by Aaron Burkhalter
Councilmember Mike O’Brien took a stroll through a new solution to homelessness and the city’s lack of affordable housing.
It was a short walk — the length of a long trailer. At just a couple hundred square feet, the tiny cottage has enough room for a small table for two — maybe three — people, a downstairs queen-sized bed and an upstairs loft where children could sleep. It has a kitchen, indoor plumbing, and electricity, but it sits on a trailer hook up that is secured to the ground in the backyard of a home in Kent.
Continue reading From Pilot Projects to Systemic Change: Seattle City Council Mulls Solutions to Homelessness in Biennial Budget
by Rachel Eagan
With signs held high above their heads, 40 plus protesters ascended the steps of Seattle City Hall’s Council Chambers Monday morning to address the City’s failure in engaging the Little Saigon community around the neighborhood’s planned growth and development. Continue reading ‘Done deal’ for Navigation Center Calls Into Question City’s Engagement Process With Little Saigon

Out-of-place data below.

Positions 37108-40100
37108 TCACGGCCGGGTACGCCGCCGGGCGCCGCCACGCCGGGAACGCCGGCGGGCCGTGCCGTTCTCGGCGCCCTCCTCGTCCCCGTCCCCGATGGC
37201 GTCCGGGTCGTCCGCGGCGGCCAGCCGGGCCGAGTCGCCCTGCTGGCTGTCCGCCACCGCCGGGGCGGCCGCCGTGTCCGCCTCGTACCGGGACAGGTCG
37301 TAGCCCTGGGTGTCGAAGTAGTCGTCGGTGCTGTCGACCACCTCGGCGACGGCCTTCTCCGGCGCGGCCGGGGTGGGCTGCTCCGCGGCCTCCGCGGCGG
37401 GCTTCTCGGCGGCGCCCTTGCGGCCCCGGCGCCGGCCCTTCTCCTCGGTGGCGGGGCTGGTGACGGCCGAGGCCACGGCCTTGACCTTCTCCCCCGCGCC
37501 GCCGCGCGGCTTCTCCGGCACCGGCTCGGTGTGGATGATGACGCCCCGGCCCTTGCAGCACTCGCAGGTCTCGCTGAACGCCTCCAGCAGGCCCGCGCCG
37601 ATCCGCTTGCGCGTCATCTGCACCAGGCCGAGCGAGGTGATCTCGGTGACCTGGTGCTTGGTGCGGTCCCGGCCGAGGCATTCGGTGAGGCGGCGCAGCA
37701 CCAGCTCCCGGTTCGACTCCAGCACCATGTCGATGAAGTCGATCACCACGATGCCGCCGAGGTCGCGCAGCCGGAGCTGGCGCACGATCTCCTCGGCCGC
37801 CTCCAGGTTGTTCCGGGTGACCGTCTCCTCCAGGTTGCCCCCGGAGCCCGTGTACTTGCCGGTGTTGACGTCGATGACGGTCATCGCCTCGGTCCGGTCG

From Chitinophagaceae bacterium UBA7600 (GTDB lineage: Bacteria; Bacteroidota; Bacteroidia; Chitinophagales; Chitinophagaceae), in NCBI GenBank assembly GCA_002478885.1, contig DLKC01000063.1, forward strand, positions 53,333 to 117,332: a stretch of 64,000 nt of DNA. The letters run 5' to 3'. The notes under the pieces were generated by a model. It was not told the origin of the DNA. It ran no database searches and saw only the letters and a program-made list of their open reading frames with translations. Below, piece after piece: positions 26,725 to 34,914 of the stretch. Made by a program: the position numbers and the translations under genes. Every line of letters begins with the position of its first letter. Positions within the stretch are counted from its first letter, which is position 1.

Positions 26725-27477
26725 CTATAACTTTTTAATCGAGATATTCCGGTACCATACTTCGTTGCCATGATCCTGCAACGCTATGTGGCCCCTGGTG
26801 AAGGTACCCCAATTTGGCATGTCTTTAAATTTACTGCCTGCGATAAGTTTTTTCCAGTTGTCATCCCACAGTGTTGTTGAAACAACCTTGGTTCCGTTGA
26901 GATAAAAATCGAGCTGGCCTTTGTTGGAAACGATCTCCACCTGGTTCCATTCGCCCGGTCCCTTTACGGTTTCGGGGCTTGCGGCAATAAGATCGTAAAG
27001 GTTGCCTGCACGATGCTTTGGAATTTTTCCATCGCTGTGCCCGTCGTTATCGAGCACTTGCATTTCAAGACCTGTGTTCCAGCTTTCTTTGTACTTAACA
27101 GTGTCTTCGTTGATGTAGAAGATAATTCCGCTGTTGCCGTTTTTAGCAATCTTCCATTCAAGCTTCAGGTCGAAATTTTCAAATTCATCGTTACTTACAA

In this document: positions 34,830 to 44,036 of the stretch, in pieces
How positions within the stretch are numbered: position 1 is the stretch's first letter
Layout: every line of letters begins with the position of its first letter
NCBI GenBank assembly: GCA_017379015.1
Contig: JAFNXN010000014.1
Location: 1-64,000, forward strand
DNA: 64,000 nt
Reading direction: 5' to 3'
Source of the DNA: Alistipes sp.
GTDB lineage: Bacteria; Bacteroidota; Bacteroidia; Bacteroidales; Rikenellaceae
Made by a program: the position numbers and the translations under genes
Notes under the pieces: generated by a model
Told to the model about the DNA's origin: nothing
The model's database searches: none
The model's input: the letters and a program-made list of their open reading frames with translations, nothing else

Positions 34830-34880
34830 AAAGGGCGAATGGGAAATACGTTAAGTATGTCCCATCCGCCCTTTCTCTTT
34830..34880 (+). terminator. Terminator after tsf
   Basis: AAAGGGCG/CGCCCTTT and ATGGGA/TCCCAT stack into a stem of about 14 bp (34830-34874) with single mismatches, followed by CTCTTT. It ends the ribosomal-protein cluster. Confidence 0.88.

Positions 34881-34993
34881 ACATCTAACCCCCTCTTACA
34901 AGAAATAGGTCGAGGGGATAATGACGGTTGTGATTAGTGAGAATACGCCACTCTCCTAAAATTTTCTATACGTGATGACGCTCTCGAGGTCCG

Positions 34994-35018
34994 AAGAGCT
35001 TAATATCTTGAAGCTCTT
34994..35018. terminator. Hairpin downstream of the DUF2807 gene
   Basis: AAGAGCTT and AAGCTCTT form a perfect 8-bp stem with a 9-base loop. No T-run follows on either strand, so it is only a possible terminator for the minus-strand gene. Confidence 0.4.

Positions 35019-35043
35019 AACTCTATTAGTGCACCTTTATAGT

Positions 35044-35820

by Erica C Barnett
(This article was originally published on C is for Crank and has been reprinted with permission)
Last month, the Seattle Police Department and City Council member Mike O’Brien announced that the city would spend $2 million over the next two years to reinstate the mothballed Community Service Officer program and hire around a dozen new CSOs—unarmed SPD employees trained to respond to low-level calls, including minor property crimes, landlord-tenant disputes, runaway kids, and “nuisance” crimes like public intoxication. Over the course of 2017, a team of representatives from city departments, along with the independent Community Police Commission, will decide what the CSOs’ job descriptions will be, what kind of services they will and won’t provide, and even to whom they will report. Continue reading As City Revives Civilian SPD Patrols, Role of Unarmed Officers Remains Open Question